Race Day Recap - Race Day

The race started at 7am, so I got up around 4am to have my bagel with peanut butter, banana and coffee with creatine. I knew my body could tolerate this breakfast about 2.5-3 hours before. After I finished breakfast, I got my fuel, water bottle, and ear buds packed and ready.

half marathon nutrition and hydration

We drove to the start line about 30 minutes early. We had to walk a bit to get to the starting line, and it was a bit chilly at 50 degrees, but I knew it would be perfect once we started running. I decided to jog around a bit to get warmed up, and as I was jogging I realized I had left my headphones in the car. I jogged back to the car to get them, and noticed that there were two people in the parking lot asking other cars to turn around and park somewhere else. Of course, they noticed me as a runner, and asked me to re-park my car. AND OF COURSE - I also had to pee. Thankfully, I found a new parking spot quickly AND found a restroom close by that didn't have a huge line.

I got to the starting line with about 3 minutes to go and was back further than I wanted to be from the start line, but I was just grateful that I wasn't stuck still trying to find a parking spot and wasn't having to hold my pee the whole race!

I felt good from the gun. Thankfully the start of the race was on mostly wide street, so I didn't have to weave through too many groups of people to get settled into my pace.

I had my caffeinated Maurten gel about 20 minutes into the race. I wanted it to kick in toward the end of my race when I knew I would probably need an extra boost. Caffeine typically takes about an hour to peak in the bloodstream. I took the 160 Maurten Gel at about 45/50 minutes in, and took my last 160 Maurten Gel at about 75 minutes.

runner finishing a half marathon

It was one of those days where all the stars aligned. It was the best I have ever felt in a race! I felt really good most of the race until the last 2 miles. That's when I entered the pain cave. I had to focus on just pushing one foot in front of the other. As you can see I was pretty tired - but I gave it my all, and the outcome was SO exciting! (and of course, I had to stop my watch as the first thing I did. IYKYK).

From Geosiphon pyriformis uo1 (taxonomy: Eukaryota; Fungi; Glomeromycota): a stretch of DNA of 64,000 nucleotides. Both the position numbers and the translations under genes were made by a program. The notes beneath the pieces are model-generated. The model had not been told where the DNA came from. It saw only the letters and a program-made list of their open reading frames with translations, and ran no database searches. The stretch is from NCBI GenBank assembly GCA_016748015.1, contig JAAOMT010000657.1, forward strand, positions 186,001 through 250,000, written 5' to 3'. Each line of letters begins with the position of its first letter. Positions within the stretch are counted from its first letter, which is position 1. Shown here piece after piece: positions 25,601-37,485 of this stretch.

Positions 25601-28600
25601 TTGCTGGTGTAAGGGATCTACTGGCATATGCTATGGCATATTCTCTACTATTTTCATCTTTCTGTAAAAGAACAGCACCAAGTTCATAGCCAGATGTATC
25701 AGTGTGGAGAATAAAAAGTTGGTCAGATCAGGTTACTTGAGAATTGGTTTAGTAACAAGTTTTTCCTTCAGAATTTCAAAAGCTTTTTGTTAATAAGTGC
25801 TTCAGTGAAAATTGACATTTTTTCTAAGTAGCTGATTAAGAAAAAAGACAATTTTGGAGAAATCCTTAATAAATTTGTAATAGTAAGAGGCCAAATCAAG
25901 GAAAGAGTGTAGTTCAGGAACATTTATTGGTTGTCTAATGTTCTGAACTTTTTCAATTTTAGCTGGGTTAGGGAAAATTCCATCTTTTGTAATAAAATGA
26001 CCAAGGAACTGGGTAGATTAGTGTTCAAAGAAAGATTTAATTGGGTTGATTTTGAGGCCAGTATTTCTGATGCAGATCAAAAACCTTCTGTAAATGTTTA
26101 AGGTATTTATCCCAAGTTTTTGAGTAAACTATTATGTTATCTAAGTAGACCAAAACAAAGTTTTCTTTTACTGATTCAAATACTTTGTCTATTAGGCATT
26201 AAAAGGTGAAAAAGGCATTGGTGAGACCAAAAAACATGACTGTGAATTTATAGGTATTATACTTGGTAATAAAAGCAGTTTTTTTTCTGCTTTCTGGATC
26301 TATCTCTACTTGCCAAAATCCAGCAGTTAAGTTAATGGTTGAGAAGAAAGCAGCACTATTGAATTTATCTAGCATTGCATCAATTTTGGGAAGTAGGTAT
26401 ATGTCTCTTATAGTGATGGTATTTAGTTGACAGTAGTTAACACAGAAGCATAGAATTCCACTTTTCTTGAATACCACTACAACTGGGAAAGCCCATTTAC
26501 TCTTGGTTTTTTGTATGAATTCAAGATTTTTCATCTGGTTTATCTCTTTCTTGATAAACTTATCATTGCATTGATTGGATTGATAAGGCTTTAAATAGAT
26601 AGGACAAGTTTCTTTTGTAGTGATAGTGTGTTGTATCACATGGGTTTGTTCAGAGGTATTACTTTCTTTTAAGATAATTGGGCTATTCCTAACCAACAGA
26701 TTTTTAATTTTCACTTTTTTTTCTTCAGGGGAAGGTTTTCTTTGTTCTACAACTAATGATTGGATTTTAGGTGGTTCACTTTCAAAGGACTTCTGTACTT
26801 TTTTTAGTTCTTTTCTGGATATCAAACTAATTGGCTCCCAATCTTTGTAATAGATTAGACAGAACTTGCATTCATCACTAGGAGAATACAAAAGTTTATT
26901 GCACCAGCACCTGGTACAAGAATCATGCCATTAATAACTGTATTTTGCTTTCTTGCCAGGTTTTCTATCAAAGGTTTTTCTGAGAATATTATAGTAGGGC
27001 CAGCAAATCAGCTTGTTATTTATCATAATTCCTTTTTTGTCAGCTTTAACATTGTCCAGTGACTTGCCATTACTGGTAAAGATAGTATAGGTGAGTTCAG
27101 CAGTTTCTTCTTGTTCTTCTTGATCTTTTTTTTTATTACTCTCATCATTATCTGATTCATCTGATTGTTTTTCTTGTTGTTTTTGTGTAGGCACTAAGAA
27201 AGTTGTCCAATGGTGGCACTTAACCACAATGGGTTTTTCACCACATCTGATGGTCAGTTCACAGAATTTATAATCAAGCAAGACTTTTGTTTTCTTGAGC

Major Takeaways

"Sandwiching" workouts with fuel is so important to get the most out of that workout and to recover optimally. Fueling up before, during (as needed) and as soon as possible afterward, instead of trying to restrict this to avoid eating too many calories or "sugar".

Periodizing carbohydrate intake to match my workouts - increasing those portions on hard, long workout days. Avoiding trying to "fill up" on too many fruits/vegetables that could put me in too much of a calorie deficit, which ultimately affected how well I recovered and being able to have my menstrual cycle.

The more carbs and fluid you can take in during a long distance running event, the better. Instead of trying to get away with even less than the minimum recommendation of 30 grams of carb per hour, I challenged myself to shoot for at least 60 grams per hour.

Lastly, I did make sure to take the time and incorporate strength in this training cycle. My perspective on this changed since I was not so hyper-focused on managing my weight. The more I did it, the more I grew to like strength training. I felt very accomplished after doing it, and it wasn't too long into my training cycle that I could see the benefits that strength training provided for me. I was running better up and downhill, and speed workouts improved.

I have some big goals for myself in the future, and I am looking forward to being able to continue to take with me this new perspective on fueling and my performance. But for right now, I am going to be taking a break from formal training and getting back to running and moving my body for fun!


Maddi Osburn RDN LD